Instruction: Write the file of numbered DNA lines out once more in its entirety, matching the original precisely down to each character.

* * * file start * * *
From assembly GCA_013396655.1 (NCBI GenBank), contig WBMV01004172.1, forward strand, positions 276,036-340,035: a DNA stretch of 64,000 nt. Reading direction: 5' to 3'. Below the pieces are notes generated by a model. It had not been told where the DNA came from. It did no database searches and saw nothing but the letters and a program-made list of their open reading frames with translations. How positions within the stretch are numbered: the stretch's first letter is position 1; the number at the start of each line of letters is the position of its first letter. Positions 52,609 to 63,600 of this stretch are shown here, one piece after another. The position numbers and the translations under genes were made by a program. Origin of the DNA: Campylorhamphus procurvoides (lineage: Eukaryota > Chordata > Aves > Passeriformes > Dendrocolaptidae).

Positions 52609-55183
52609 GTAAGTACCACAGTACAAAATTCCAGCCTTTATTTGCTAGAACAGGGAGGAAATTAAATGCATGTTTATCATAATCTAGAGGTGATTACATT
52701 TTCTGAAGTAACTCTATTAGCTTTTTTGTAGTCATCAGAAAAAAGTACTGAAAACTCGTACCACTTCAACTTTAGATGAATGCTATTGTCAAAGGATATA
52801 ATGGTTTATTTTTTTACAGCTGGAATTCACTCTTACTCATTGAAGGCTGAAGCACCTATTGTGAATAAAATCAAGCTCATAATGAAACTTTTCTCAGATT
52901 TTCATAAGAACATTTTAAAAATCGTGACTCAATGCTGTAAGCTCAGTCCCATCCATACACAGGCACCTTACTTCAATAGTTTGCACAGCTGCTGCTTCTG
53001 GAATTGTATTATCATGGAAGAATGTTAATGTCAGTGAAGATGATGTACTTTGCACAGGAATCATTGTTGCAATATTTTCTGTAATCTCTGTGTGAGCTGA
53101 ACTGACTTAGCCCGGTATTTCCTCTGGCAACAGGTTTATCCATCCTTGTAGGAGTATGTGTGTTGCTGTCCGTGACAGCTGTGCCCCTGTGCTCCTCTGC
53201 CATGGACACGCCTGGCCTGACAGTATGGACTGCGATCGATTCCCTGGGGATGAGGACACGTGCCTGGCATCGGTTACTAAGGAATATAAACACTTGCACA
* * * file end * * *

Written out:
From assembly GCA_013396655.1 (NCBI GenBank), contig WBMV01004172.1, forward strand, positions 276,036-340,035: a DNA stretch of 64,000 nt. Reading direction: 5' to 3'. Below the pieces are notes generated by a model. It had not been told where the DNA came from. It did no database searches and saw nothing but the letters and a program-made list of their open reading frames with translations. How positions within the stretch are numbered: the stretch's first letter is position 1; the number at the start of each line of letters is the position of its first letter. Positions 52,609 to 63,600 of this stretch are shown here, one piece after another. The position numbers and the translations under genes were made by a program. Origin of the DNA: Campylorhamphus procurvoides (lineage: Eukaryota > Chordata > Aves > Passeriformes > Dendrocolaptidae).

Positions 52609-55183
52609 GTAAGTACCACAGTACAAAATTCCAGCCTTTATTTGCTAGAACAGGGAGGAAATTAAATGCATGTTTATCATAATCTAGAGGTGATTACATT
52701 TTCTGAAGTAACTCTATTAGCTTTTTTGTAGTCATCAGAAAAAAGTACTGAAAACTCGTACCACTTCAACTTTAGATGAATGCTATTGTCAAAGGATATA
52801 ATGGTTTATTTTTTTACAGCTGGAATTCACTCTTACTCATTGAAGGCTGAAGCACCTATTGTGAATAAAATCAAGCTCATAATGAAACTTTTCTCAGATT
52901 TTCATAAGAACATTTTAAAAATCGTGACTCAATGCTGTAAGCTCAGTCCCATCCATACACAGGCACCTTACTTCAATAGTTTGCACAGCTGCTGCTTCTG
53001 GAATTGTATTATCATGGAAGAATGTTAATGTCAGTGAAGATGATGTACTTTGCACAGGAATCATTGTTGCAATATTTTCTGTAATCTCTGTGTGAGCTGA
53101 ACTGACTTAGCCCGGTATTTCCTCTGGCAACAGGTTTATCCATCCTTGTAGGAGTATGTGTGTTGCTGTCCGTGACAGCTGTGCCCCTGTGCTCCTCTGC
53201 CATGGACACGCCTGGCCTGACAGTATGGACTGCGATCGATTCCCTGGGGATGAGGACACGTGCCTGGCATCGGTTACTAAGGAATATAAACACTTGCACA